Patent Citations
Cited PatentFiling datePublication dateApplicantTitle
US1791314 *Jun 1, 1929Feb 3, 1931Carrier CorpRecirculating air heater
US1942211 *Apr 20, 1933Jan 2, 1934Hartwig Charles WCombination guard and heat transfer device
US1996927 *Oct 10, 1930Apr 9, 1935Donald W LakeHeater
US3124197 *Apr 26, 1953Mar 10, 1964 Addmxnal spaces in home a
US3404674 *Jul 25, 1967Oct 8, 1968Kris G. AlbertHeat exchange apparatus for the employment of flue gas heat
US4155505 *Aug 15, 1977May 22, 1979Young Donavin GSpace heater utilizing source of waste heat
US4176709 *Feb 6, 1978Dec 4, 1979Johnson Willard LStack-type heat exchanger
Referenced by
Citing PatentFiling datePublication dateApplicantTitle
US4467959 *Mar 14, 1983Aug 28, 1984Progressive Energy Systems, Inc.Heat exchanger and vaporizer for a stove flue
US4488681 *Jun 20, 1983Dec 18, 1984Lindsey Donald AHeat saving device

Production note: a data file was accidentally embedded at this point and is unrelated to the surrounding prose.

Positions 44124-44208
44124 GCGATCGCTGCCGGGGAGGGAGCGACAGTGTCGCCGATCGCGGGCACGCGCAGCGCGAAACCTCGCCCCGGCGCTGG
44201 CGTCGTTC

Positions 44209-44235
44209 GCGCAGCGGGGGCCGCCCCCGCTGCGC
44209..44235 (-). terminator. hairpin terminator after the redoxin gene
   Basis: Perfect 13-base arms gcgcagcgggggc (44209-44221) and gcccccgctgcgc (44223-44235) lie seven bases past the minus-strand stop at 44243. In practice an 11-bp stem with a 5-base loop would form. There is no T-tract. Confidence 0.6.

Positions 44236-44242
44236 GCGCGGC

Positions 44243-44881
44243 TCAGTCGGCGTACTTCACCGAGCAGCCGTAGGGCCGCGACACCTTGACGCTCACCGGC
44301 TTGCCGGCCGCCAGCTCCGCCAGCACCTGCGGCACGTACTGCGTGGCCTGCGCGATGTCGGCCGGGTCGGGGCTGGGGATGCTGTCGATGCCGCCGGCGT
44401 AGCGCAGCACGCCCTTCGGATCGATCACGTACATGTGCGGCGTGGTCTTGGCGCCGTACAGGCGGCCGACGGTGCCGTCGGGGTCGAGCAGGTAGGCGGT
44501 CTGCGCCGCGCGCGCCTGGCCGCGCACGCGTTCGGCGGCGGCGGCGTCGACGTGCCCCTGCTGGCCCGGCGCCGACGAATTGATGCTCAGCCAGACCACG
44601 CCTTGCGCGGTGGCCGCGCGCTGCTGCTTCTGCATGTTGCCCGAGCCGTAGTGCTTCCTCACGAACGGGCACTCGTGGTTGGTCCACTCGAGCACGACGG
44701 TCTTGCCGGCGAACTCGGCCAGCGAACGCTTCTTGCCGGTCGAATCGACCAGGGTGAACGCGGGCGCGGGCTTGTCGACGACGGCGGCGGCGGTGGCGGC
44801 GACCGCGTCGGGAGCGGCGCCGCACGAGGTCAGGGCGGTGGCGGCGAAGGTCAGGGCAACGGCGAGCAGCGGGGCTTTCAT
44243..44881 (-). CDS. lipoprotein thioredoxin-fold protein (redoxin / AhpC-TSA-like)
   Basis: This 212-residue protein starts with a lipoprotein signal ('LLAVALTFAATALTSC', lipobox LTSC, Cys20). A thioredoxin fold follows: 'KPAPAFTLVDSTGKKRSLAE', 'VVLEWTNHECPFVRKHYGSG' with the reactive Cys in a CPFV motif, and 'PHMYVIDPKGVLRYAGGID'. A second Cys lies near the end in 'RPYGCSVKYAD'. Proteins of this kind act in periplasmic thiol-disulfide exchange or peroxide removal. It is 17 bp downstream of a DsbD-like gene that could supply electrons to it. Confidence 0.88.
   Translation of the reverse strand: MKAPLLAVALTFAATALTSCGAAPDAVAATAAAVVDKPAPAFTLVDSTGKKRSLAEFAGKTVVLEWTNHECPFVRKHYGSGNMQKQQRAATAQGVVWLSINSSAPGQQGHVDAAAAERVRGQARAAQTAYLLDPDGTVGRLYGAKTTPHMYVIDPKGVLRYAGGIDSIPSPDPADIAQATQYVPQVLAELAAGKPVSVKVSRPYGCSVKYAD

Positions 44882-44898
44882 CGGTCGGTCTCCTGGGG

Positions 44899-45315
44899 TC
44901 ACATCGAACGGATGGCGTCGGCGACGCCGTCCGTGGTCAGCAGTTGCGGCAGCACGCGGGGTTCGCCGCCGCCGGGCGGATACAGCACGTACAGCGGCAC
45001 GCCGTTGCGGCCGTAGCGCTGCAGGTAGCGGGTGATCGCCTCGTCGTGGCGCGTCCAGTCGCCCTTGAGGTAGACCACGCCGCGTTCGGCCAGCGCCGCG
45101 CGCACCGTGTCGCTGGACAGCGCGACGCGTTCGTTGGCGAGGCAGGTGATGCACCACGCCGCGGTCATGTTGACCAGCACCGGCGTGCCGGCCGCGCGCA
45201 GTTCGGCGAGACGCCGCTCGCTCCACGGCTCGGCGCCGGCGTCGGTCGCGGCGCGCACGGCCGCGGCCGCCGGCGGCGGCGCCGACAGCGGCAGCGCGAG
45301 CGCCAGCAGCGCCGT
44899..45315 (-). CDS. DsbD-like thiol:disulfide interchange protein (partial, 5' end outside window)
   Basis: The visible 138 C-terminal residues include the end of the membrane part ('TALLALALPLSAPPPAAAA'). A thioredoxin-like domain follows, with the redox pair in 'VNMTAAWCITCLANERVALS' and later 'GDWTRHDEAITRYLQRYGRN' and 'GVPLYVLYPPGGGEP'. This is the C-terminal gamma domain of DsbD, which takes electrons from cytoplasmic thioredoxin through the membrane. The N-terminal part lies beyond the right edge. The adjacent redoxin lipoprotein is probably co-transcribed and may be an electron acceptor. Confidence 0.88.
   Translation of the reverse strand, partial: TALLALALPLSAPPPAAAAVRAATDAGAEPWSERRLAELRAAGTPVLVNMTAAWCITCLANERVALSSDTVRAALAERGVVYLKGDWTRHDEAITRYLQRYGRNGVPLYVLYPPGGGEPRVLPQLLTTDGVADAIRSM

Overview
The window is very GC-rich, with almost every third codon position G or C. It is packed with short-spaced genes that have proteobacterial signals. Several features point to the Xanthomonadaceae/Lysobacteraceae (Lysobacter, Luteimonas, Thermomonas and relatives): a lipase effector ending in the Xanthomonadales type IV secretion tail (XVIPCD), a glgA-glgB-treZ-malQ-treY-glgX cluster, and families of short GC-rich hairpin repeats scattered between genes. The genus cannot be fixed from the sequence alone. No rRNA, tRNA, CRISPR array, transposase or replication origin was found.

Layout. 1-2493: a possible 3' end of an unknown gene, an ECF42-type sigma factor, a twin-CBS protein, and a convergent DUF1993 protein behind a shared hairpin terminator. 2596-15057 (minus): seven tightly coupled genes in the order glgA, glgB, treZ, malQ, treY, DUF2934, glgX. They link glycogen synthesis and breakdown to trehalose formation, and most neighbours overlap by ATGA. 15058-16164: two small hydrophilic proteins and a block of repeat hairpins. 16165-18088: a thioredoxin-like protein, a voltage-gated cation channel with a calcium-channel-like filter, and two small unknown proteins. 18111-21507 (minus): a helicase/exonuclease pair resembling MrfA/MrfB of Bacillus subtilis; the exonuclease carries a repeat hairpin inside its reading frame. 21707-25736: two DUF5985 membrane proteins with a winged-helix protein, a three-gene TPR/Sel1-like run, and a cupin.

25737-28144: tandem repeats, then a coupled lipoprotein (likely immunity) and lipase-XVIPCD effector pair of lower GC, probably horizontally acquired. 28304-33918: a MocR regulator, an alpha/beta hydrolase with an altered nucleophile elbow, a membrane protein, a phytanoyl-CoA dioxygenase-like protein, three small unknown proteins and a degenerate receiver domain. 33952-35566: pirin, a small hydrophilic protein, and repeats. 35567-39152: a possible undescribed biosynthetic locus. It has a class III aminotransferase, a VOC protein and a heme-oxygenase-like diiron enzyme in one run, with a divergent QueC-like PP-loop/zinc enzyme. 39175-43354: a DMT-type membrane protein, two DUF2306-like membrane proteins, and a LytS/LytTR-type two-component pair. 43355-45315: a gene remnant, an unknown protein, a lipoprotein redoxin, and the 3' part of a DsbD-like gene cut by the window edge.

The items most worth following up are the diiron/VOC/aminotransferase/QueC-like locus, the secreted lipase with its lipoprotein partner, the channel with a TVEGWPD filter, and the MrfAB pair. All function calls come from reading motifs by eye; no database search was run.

US4509588 *May 20, 1982Apr 9, 1985Deflecta-Shield CorporationHeat reclaimer
US4550772 *Mar 31, 1983Nov 5, 1985Knoch Darrell GHeat recovery device for exhaust flues
US4596288 *Feb 27, 1985Jun 24, 1986Knoch Darrell GHeat recovery device for exhaust flues
US4675029 *Nov 21, 1984Jun 23, 1987Geoenergy International, Corp.Apparatus and method for treating the emission products of a wood burning stove
US4753219 *Aug 25, 1987Jun 28, 1988Dennis CaferroReflective heat conductor
US5944090 *Jan 30, 1998Aug 31, 1999Teal; William J.Heat exchanger for furnace flue
US6367703 *Apr 7, 2000Apr 9, 2002Christopher G. MorosasHeat recovery system
US7575178Sep 6, 2005Aug 18, 2009Kim LoewenHeat recovery apparatus
US20070051820 *Sep 6, 2005Mar 8, 2007Kim LoewenHeat recovery apparatus
U.S. Classification237/55, 126/101, 165/131, 165/154, 165/901
International ClassificationF24H3/08, F28D21/00, F24B7/00
Cooperative ClassificationF28D21/0008, F24B7/005, F24H3/088, Y10S165/901
European ClassificationF28D21/00A4B6, F24H3/08D, F24B7/00D
Legal Events
Nov 9, 1981ASAssignment
Effective date: 19811102